"Combien sommes-nous ?"
Translation:How many of us are we?
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I agree that it's idiomatic English and not a French thing. I've said (and heard) "how many are we?" many times. The context is usually buying tickets, making restaurant reservations, arranging for transportation, etc. (Raised in New York City, lived in Boston, Los Angeles, San Francisco, Seattle.)
Some people posting on this thread say that they have never heard, or used, this phrase in English. This is quite understandable.
Others say that have both heard and used it. That also is quite understandable
There is a third group, that having read that some people do use it, say that can't be true because they themselves don't and therefore no one would ever use such a phrase, no matter what anyone writes on this board.
To that third group I say this: Please get over yourselves. Google has seventy three million hits for the phrase how many of us are we.
Somebody is using it even if you don't.
Hey northernguy, Thank you for your sensible post. I am so sick of listening to people who have no idea what they are talking about. In fact, the phrase isn't just widely used, it is grammatically correct. I have followed this thread with much disappointment in peoples' assuredness that they have all of the answers. Strange for people studying languages to be so inflexible about their own. Anyway, thanks for landing squarely on the side of reason.
I'm pretty sure I've asked "How many are we?" myself on both East and West coasts of both the US and Canada, without any odd reactions. I agree though, it does sound a little "old", and "How many of us are there?" is definitely more common. That said, even if it does sound stilted to some, "How many are we?" is both grammatically correct and understandable, as well as being a more literal translation.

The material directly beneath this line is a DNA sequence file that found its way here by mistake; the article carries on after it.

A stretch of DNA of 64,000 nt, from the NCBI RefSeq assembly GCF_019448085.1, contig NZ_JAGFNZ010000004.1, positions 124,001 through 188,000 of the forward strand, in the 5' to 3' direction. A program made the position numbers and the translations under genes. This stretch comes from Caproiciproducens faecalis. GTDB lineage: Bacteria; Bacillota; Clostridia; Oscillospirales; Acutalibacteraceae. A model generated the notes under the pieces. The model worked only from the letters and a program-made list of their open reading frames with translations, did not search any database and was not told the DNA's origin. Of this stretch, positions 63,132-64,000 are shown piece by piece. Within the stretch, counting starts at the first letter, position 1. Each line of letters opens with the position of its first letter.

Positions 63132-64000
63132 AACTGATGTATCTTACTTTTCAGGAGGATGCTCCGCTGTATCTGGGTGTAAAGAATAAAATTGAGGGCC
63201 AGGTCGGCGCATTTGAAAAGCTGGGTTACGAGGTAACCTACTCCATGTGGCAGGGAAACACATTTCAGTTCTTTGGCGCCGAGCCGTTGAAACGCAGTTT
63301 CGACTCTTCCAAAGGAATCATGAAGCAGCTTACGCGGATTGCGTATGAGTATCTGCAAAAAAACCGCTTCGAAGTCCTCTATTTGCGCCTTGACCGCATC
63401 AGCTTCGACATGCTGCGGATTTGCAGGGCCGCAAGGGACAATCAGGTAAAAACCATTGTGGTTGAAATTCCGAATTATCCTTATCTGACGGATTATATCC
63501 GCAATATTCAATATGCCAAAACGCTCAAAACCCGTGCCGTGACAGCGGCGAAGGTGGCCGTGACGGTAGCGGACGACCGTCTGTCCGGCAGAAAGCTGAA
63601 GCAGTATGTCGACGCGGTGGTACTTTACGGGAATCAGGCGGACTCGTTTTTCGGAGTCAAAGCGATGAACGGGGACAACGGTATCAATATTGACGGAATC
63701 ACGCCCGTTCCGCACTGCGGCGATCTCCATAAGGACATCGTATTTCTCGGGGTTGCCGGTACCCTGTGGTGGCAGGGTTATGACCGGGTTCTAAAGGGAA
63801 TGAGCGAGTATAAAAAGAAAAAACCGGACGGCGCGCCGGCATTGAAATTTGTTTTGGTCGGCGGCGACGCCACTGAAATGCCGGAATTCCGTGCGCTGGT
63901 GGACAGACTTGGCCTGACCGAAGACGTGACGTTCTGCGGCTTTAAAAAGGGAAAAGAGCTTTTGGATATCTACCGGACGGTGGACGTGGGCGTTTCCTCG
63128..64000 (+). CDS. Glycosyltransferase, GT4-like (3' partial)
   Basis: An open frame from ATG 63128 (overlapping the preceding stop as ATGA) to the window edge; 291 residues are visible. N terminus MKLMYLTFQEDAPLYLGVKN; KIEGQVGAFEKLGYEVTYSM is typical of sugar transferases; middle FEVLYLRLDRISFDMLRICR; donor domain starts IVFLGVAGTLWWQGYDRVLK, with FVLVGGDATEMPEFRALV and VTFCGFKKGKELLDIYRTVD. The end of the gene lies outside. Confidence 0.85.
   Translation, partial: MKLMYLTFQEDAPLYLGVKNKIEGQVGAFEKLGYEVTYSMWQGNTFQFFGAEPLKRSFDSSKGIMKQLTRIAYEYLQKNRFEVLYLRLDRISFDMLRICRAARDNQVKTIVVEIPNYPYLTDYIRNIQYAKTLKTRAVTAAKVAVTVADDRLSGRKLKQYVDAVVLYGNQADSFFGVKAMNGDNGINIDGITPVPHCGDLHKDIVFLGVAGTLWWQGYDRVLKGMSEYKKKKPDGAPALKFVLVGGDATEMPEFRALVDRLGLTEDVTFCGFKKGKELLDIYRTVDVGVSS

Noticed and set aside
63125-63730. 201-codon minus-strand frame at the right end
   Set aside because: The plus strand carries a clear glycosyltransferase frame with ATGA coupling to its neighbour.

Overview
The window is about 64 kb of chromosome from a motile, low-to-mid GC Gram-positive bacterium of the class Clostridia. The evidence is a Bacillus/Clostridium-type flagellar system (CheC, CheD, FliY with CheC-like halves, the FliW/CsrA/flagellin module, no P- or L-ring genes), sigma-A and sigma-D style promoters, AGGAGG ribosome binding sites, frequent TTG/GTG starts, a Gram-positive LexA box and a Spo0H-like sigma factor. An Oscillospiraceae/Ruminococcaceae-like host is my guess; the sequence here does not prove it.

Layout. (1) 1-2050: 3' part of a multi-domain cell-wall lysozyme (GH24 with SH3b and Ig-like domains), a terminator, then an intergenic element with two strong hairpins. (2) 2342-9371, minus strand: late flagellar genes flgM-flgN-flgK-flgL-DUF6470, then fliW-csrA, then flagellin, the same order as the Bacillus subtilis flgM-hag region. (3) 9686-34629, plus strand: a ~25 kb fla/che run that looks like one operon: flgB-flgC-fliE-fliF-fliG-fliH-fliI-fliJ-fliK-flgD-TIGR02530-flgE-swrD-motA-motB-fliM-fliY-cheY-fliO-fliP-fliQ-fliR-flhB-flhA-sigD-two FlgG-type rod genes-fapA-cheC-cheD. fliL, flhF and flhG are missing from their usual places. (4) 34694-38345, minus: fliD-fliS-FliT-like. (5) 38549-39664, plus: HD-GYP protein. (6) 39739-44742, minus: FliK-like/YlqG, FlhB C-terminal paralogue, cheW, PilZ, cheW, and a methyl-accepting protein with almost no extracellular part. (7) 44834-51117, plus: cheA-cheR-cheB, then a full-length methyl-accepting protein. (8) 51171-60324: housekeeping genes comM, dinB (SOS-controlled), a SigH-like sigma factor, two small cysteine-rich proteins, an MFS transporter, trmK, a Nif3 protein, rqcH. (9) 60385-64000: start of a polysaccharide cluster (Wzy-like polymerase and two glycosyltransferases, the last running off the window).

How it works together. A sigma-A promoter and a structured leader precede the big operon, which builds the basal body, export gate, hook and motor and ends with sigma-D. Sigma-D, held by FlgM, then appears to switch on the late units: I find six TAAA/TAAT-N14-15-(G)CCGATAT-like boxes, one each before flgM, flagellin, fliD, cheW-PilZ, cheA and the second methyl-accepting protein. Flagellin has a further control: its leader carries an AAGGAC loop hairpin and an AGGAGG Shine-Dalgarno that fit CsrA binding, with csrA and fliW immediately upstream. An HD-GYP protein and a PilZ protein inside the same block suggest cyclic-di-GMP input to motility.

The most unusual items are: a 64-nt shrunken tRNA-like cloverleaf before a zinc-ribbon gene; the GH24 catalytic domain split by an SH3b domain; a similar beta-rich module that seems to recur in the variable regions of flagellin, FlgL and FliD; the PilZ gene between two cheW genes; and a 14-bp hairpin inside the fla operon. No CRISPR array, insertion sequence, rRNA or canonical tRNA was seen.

Would "How many of us?" be academically correct? Like going to a restaurant and of course asking in a group, "How many of us?" Rather than "How many of us are we" I understand, it's a part of the French culture, but couldn't they accept it, speaking of we're learning the language?
This and similar phrases have generated much debate. My feeling is that a good idiomatic translation would be "How many of us are there?" Certainly, the current suggested translation ("How many of us are we?") is totally wrong and absurd. And judging by the comments, that's been the suggested translation for 5 years or so--not good! Is anyone planning to change that or...?
I was reminded of this phrase when I saw the following picture: https://media.nouvelobs.com/referentiel/633x306/16709363.jpg (if the link doesn't work, it's a Facebook page where the header image says "COMBIEN SOMMES-NOUS DE GILETS JAUNES"--without a question mark!). Again, a perfectly idiomatic translation of this phrase would be "How many of us are Yellow Vests?", or indeed "How many Yellow Vests are there?". Whether that is accurate or not though I can't really say.
"How many are we", though technically correct, may not be the most idiomatically accurate translation, since it sounds highly formal to my ears, whereas the French expression evidently is not. Moreover, "How many are we" is (evidently?) less common in English than the French phrase is in French. And that's something that we probably should be thinking about when translating, n'est-ce pas?